11. A method according to claim 10 wherein said reserved bit in a cache memory location is set if at least one of said bits in said cache memory location does not contain a binary one.
12. A method of detecting hardware defects in a cache memory location and disabling defective cache memory locations from further use, comprising:
a) reserving a bit in each cache memory location;
b) loading each bit of each cache memory location with a binary zero;
c) comparing the contents of each cache memory location with a first preselected number to ensure that each bit of each cache memory location contains a binary zero;
d) setting said reserved bit in a cache memory location if at least one of said bits in said cache memory location does not contain a binary zero;
e) loading each bit of each cache memory location with a binary one;
f) comparing the contents of each cache memory location with a second preselected number to ensure that each bit of each cache memory location contains a binary one;
g) setting said reserved bit in a cache memory location if at least one of said bits in said cache memory location does not contain a binary one; and
h) inhibiting use of any cache memory location containing a set reserved bit.
13. A method according to claim 12 wherein said step of inhibiting includes:
a) testing the status of said reserved bit in an accessed cache memory location; and
b) using said cache memory location if said reserved bit is not set, and bypassing said cache memory location if said reserved bit is set.
14. Apparatus for disabling a defective memory address location in a cache memory, comprising:
a) a cache memory having a plurality of cache memory address locations, and means for reserving a bit in each cache memory address location;
b) means for testing each cache memory address location for a defect;
c) means for setting said reserved bit in a tested cache memory address location in response to a detected defect in said tested memory address location; and
d) means for inhibiting use of any cache memory address location containing a set reserved bit.
15. Apparatus according to claim 14 wherein said means for testing includes:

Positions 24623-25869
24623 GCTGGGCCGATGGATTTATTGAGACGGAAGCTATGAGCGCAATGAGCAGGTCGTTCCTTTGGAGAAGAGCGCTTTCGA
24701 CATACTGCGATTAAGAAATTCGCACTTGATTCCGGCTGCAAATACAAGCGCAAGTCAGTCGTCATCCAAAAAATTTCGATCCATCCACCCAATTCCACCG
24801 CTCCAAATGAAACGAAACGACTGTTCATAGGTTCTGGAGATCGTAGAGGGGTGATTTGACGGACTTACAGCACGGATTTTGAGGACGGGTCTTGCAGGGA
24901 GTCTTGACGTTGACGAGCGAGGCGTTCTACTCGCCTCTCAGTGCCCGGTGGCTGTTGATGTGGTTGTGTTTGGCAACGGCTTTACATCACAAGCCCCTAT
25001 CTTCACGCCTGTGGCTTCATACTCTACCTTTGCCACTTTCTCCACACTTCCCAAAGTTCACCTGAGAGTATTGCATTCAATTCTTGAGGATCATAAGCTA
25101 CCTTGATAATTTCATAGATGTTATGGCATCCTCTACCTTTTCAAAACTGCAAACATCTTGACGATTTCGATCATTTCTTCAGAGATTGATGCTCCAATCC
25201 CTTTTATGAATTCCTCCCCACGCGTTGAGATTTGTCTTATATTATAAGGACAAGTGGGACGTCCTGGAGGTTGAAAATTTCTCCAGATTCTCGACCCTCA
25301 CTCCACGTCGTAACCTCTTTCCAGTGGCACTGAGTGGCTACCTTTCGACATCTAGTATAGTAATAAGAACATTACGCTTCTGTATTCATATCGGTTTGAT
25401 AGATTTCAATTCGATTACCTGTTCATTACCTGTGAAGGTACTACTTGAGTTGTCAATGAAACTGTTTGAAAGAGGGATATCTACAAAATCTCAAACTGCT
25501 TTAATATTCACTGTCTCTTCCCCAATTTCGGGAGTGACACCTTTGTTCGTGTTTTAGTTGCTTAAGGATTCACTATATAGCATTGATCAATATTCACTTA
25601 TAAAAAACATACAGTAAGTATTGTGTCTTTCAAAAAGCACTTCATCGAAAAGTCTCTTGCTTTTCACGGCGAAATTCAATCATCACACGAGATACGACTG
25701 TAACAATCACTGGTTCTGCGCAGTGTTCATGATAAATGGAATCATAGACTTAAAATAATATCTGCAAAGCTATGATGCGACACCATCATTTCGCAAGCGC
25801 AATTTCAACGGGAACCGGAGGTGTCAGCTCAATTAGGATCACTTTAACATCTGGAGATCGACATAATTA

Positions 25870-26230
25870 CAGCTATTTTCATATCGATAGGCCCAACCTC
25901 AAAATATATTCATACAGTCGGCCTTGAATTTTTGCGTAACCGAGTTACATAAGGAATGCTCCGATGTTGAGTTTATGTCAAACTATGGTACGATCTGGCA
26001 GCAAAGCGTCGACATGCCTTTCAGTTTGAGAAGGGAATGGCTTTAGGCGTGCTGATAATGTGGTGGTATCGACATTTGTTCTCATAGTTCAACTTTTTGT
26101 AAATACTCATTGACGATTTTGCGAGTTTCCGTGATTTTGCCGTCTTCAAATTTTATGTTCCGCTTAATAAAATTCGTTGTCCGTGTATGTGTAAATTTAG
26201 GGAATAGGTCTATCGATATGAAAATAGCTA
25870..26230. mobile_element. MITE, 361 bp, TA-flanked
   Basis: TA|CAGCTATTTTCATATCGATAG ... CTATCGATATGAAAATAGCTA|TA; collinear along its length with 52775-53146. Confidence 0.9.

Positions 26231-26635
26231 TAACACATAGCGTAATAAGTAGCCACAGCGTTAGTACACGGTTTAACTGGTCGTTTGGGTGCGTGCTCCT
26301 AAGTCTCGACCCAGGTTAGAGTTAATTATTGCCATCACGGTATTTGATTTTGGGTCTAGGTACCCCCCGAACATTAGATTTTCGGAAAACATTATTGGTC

a) means for loading each bit of each cache memory address location with a binary zero; and
b) means for comparing the contents of each cache memory address location with a preselected number to ensure that each bit of each memory address location contains a binary zero.
16. Apparatus according to claim 15 wherein said reserved bit in a cache memory address location is set if at least one of said bits in said memory address location does not contain a binary zero.
Description
BACKGROUND OF THE INVENTION

This invention relates generally to cache-based computer systems, and more particularly to a set associative cache which functions effectively in the presence of repeatable defects.

The main memory of a computer system is generally accessed in a logical order and often in a sequential fashion. Typical examples include the processing of array structures and the sequencing of instructions in executing a particular program. Alternatively, a program may repeatedly execute an instruction loop prior to transferring control to a localized area. In both of these cases, a substantial increase in the execution speed of the individual processes, and consequently the overall computer system, can be achieved if a fast auxiliary memory is provided which is capable of retaining sufficient data to avoid repeated references to the slower system memory; caches associated with system memory provide this function.

Cache memories are commonly used in high-performance computer systems in order to optimize the ratio of system memory to processor speed. Typically implemented in the form of small, high-speed buffer memories, caches continually obtain and temporarily retain data that associated system processors are likely to require in executing current operations. This data is usually in the form of a block of memory which includes the most recently used instructions and data items.

The operation of such cache memory schemes is based upon the phenomenon of locality exhibited by programs in the generation of addresses and memory usage. A program with a high degree of locality does not refer to many widely scattered memory locations in a short period of time. Therefore, cache memories essentially provide a "window" into the system memory for associated processors and permit high-speed access to data references with both spatial and temporal locality.